Around Valentine’s Day, we often think about the people in our lives that we love and how we can express that love to them. We wanted to take a moment in this blog post to reflect on loving and taking care of ourselves and how that actually helps us love others.
For people in early recovery, self-care often involves relearning how to meet basic physical needs that have gone neglected for a long time. This can often include returning to a consistent and healthy schedule of meals as well as regular exercise and sleep. It usually also involves restoring basic emotional and spiritual needs that have gone unmet, like the needs for security, connection, and recreation.
For family members, their lives have often become consumed by the person with the addiction. After years of constantly watching over and cleaning up after their loved one, their physical, mental, and spiritual well-being has likely been affected in significant ways. Often family members get to a point where they also are not sleeping, eating well, or otherwise neglecting their basic emotional and spiritual needs. And many times, reincorporating these practices is the first step to proper self-care.
It all sounds easy enough. However, when deciding to do something for ourselves, we might fear that the people close to us will feel neglected or cheated out of our attention. But we might be surprised. Often people who care about our well-being derive deep satisfaction from seeing us take care of ourselves.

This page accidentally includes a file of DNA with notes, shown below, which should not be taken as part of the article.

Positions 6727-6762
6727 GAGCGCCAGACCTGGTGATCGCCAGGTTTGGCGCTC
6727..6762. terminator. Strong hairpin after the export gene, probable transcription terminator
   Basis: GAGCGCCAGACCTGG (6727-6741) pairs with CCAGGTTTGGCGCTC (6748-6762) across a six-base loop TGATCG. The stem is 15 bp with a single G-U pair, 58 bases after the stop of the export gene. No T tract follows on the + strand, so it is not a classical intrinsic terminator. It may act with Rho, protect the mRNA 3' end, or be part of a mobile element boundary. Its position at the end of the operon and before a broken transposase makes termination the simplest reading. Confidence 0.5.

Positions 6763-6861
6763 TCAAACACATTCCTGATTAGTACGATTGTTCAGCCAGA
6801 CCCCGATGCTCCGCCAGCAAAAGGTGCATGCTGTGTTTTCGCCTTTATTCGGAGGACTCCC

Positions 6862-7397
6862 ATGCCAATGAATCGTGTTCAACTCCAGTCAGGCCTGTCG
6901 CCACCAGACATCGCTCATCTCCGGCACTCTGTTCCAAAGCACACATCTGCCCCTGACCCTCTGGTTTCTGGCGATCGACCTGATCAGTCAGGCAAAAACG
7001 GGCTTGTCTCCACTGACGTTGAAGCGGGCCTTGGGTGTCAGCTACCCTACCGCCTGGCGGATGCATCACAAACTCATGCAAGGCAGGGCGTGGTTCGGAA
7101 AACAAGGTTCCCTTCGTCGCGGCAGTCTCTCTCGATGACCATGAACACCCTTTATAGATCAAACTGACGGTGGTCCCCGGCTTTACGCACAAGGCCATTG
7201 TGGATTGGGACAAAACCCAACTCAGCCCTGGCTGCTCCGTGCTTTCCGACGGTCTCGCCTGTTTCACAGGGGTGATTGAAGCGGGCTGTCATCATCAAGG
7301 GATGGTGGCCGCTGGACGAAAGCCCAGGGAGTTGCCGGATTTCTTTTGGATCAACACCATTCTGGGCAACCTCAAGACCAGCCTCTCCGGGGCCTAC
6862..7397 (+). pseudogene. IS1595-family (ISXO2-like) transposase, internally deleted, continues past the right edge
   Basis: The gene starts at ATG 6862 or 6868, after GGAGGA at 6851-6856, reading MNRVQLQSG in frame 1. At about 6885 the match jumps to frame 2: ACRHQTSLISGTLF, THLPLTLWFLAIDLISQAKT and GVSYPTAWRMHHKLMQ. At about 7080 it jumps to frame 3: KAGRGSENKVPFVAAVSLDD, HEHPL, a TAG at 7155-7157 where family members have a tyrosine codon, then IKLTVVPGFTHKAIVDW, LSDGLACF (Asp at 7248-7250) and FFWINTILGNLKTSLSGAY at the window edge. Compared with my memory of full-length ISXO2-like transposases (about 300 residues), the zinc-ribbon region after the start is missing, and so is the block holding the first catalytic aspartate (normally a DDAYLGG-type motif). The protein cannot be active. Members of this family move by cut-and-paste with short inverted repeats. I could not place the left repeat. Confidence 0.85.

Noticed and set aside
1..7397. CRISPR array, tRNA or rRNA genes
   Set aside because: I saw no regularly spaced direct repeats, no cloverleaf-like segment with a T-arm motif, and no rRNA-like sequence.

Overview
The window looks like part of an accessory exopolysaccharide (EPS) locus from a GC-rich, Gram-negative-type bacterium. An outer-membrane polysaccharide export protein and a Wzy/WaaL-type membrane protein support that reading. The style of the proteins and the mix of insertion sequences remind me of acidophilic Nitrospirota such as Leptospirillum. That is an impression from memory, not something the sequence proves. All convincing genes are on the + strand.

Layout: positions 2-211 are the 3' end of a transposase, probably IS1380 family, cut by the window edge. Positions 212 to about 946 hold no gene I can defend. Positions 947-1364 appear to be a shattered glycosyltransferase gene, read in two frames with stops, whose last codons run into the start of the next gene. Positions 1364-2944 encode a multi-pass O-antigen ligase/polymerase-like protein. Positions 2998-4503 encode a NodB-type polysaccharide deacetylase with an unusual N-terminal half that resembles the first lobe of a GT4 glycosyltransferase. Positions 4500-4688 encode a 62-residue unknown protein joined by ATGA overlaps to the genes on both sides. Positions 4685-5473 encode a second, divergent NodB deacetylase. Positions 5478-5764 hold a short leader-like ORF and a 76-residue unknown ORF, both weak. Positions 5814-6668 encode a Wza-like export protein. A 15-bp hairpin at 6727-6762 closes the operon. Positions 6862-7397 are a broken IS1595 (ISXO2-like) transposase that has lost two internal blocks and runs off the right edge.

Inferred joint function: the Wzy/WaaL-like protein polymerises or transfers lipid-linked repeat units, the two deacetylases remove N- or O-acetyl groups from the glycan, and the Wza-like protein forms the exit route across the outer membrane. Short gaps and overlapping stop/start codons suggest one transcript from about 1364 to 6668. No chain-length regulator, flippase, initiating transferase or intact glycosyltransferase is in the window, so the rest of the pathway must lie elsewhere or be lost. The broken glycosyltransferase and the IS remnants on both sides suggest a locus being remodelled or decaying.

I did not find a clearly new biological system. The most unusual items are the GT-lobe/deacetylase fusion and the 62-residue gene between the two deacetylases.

A MARR family counselor once recalled a family session in which a client in early recovery told his wife that it made him feel happy whenever he saw her taking time out of her day to go running. This revelation was a surprise to her. She thought he might feel like she was ignoring him during this time. But of course, she wasn’t ignoring him, and he knew that. Properly taking care of ourselves gives us the strength and emotional capacity to show up to love others in our lives.
Sometimes self-care is more challenging in the short term. For people suffering from addiction, checking into treatment might not be the thing they want to do at the moment. But it is undoubtedly a better way to take care of themselves than taking that next drink or drug.
In the case of family members of people with addictions, self-care often involves setting healthy boundaries. Doing this can often feel cold or uncaring, but healthy boundaries force the person with an addiction to confront the reality of their illness. Even though it is hard, it is actually the loving thing to do.
When addiction is involved, we often need help to practice self-care, but we don’t even know where to start. Addiction has a way of confusing everyone. Even when we think we are caring for ourselves or others, we can sometimes unknowingly cause them and ourselves harm.
If you need some help sorting through how you can take care of yourself and your loved ones, our Clinical Assessment Team is available for a confidential and free conversation about the next steps you can take. Call us at (678) 405-5623 or reach out via the chat box in the lower right-hand corner of our website.
Self-care is foundational to being a happy, whole, and connected human being and foundational to loving others in the best way we can. Healthy self-care, which contributes to healthier family dynamics, is one of the most important goals we have for all of our clients and their family members.